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Vulcan700

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2 Wolfbait

About Vulcan700

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  1. Surviving Wolf Attacks

    I'm a beginner at this game with limited sand-box experience and just started to play 'Wintermute'. First off, there are a lot of commendable things to say about this game. I understand fires, water, clothing, tools/repairs (for the most part), first aid, finding/preparing food (learned to consult my journal), finding shelter, etc. I don't seem to master encounters with wildlife, which allows me to start over (and over) from my checkpoint. It would be nice to be able to save the game just before you take on predators, so you don't have as much prior game play repetition. Perhaps this is the penalty you pay for dying. Maybe I'm old and can't click my left gaming mouse button twenty times a second (based on the progress bar), or I'm interfacing correctly with the boxes that appear during combat (not sure), but there seems to be a high probability I'll bleed to death in a single wolf attack. I guess a man with a metal shard has a low likelihood of surviving. Now and then, I unwittingly do/click something correctly (unknown), the wolf retreats, and I can bandage/antiseptic wounds, but my health bar is obviously dramatically reduced . I've tried to hide, crouch or sneak by, but the longer I delay the more rapidly I freeze. Torch throwing is hit and miss, if your torch doesn't land in a specific strike zone (if it isn't too windy to light it). It did work once, which allowed me to get to the road, but then I get trapped in a car by a 'guard wolf' to slowly wither away. Perhaps I need hours of practice to hone my torch throwing accuracy and mouse clicking dexterity. Maybe I'm just not experienced enough of a player to survive wolves, although 'two steps forward, one wolf back' rinse/repeat-until-you-make-it is not a particularly satisfying gaming experience. Hardened TLD veterans might chuckle and say, yes, I did that 'x dozen' times before I learned... I'm hoping this post will help other new players that may be experiencing the same challenge. If anyone on the forum has any fighting hints, that would be very much appreciated!
  2. Biometric Realism

    Regegade30, thank you for your thoughtful and intuitive comments. I am still new to the game, so there is much to learn.
  3. Biometric Realism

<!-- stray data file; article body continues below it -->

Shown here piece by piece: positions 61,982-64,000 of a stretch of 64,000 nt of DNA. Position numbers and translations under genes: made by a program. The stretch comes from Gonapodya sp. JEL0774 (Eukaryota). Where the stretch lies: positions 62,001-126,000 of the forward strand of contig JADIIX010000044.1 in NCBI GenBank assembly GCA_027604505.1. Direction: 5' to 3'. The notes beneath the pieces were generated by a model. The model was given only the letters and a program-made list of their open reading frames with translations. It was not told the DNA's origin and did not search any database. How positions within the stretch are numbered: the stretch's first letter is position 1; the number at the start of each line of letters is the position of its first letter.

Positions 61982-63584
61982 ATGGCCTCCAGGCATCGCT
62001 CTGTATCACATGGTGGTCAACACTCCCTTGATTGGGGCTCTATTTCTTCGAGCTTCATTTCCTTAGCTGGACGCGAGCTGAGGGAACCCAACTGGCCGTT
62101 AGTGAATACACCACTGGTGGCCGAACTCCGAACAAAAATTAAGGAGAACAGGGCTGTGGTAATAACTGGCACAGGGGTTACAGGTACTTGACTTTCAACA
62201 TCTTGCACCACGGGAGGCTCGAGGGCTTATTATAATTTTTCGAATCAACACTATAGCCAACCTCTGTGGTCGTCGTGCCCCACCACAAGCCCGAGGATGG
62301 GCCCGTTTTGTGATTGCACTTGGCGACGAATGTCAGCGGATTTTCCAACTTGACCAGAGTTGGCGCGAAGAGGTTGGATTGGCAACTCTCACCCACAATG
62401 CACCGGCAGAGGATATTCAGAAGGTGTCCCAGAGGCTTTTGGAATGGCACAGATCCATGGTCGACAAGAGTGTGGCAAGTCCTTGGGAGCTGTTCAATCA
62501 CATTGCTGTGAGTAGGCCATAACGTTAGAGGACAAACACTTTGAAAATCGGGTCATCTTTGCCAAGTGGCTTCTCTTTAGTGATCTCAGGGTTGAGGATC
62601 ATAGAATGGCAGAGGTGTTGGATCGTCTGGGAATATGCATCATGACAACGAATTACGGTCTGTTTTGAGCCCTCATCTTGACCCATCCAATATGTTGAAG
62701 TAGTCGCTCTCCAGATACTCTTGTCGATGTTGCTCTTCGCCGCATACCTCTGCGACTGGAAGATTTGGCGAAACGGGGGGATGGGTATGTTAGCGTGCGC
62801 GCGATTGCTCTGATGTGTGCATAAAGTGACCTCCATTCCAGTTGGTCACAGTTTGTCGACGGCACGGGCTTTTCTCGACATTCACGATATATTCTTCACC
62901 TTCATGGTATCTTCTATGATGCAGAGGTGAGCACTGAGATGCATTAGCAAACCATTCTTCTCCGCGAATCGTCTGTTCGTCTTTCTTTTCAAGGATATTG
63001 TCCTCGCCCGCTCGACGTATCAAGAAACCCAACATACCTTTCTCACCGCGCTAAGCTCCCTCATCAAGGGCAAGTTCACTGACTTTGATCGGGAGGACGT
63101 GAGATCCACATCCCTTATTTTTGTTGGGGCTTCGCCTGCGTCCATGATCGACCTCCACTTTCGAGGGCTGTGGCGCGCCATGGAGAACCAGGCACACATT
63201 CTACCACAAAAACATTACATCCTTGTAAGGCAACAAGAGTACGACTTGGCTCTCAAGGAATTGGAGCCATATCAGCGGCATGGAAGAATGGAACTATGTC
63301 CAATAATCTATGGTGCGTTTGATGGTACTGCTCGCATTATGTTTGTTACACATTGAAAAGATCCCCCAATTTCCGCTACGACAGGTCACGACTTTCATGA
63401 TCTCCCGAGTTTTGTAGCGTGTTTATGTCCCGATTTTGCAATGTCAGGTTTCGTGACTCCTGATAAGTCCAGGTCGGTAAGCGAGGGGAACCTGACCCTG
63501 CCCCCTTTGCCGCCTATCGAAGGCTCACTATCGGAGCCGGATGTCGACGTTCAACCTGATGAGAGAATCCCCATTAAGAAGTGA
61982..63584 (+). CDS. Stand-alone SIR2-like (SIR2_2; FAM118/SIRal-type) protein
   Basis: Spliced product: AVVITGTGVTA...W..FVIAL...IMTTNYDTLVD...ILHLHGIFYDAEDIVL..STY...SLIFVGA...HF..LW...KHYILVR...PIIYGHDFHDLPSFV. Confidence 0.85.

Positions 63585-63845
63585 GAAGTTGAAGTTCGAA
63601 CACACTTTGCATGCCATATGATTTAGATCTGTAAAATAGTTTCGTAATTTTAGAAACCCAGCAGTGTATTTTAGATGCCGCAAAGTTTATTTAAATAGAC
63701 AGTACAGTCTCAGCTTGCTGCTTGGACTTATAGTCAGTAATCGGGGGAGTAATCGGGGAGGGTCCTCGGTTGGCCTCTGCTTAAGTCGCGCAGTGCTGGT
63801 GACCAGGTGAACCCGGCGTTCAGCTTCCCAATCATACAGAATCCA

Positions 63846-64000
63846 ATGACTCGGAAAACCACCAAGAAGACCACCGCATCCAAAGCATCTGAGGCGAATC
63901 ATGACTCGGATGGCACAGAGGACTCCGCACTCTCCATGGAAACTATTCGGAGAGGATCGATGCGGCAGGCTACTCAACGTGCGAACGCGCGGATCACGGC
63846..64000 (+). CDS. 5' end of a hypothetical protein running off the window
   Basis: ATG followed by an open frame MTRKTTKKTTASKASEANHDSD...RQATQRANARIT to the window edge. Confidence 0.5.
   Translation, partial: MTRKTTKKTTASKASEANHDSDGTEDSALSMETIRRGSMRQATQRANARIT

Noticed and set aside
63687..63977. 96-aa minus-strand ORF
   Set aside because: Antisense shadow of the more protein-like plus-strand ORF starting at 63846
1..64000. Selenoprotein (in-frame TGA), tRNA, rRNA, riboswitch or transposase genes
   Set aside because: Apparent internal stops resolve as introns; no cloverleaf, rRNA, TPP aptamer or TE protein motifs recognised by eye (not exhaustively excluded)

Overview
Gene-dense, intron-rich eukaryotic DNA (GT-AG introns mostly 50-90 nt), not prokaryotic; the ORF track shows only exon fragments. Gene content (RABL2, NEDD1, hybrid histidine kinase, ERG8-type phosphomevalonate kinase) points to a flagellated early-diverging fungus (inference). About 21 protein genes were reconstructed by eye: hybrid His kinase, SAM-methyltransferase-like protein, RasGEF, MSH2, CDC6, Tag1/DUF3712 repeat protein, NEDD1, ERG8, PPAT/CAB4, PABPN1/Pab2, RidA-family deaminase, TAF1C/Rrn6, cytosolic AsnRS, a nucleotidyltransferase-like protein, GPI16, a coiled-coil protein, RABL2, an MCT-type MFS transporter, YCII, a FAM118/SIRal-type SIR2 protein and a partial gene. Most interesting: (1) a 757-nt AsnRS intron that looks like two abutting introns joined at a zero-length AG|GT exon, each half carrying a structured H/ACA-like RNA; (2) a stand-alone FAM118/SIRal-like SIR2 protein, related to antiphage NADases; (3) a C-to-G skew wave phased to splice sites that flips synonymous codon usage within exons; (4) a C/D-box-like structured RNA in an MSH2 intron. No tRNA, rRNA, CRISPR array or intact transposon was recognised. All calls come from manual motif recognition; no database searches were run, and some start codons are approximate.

DevTeam, the game is beautiful and well designed. Well done! Some tuning comments. Generally, with enough water, the human body can last at least 30 days. Starvation issues begin at around 45 days. The game kills the player from starvation after about 2 to 3 days. This does not provide enough time to explore and find food. Calorie reserve seems too small. I recognize that the intense cold burns calories faster, so this will accelerate starvation. Currently, game play is limited to this short window of finding food. However, I feel life expectancy from lack of food can be expanded. Equipping the survivor with light clothing at the beginning of the sandbox also accelerates the ability to freeze to death, unless you similarly find enough warm clothing in your short exploratory window. This makes the game somewhat binary within a short period of time: i.e. I found good stuff and survived, or I didn't find enough good stuff and died. You can't make or insulate your clothing, although you can make incremental repairs. There are plenty of other things in the game that will kill you, so assuming the bush pilot flying over the tundra was dressed without backup survival clothing in his aircraft is another strange assumption. Being able to create potable water from fires makes firewood critical to survival. Generally, three days without water is a good rule of thumb. Obviously, water loss through perspiration will be zero. It seems the water deprivation period needs to be tuned a bit longer as well. So, firewood = potable water (unless you find a bottled water/soft drink). Sticks are a critical resource as there is no additional calorie burn assessed to break them up, but at about 7 minutes of fire each, these are often in short supply. Hatchet wear of about 4% per cedar/fir limb limits a hatchet useful life to about 16 x 3 cedar/fir logs which is about 48 hours of fire time per hatchet. If you don't find a hatchet or sharpening stone, you're out of firewood pretty quickly (sticks issue). I tend to ignore branches, which require 10 minutes of breakup time. This should take about one minute even with mitts/gloves. Would like to see hatchet wear cut in half if possible, because in real life this kind of wear is unrealistic. You could increase the breakup time with an algorithm based on hatchet percentage life left. Another issue is time. Northern Ontario, even James Bay, has over 12 hours of daylight during the winter solstice (worst case scenario). How is it that I can go to sleep an hour or two after sunset, sleep for 12 hours, and then wait for another 2-3 hours for sunrise? This adds to about 16 hours between sunset and sunrise making for a 8 hour day. Since everything is done in daylight, this is a significant damper or survivability because you have 33% less time to find shelter, firewood, and food. I know the game is called "The Long Dark" but let's make it somewhat realistic in terms of daylight hours. These are relatively minor suggestions in an overall well made game, but as currently designed, the despair and panic factor in the game tends to quickly (a day or two) outweigh the feeling of possible survival. It often boils down to: I walked and walked, burning thousands of calories and I finally found a site to help me survive. Look! I found a soft drink and a piece of beef jerky! A can opener! Great! The slight caloric boost of this find can help me explore for a little longer before I die. I realize that in a real survival situation, luck is critical, but the balance between skill and luck needs to be set so the game feels 65% optimistic and 35% despair, instead of the other way round. Thanks for your consideration in your future tuning!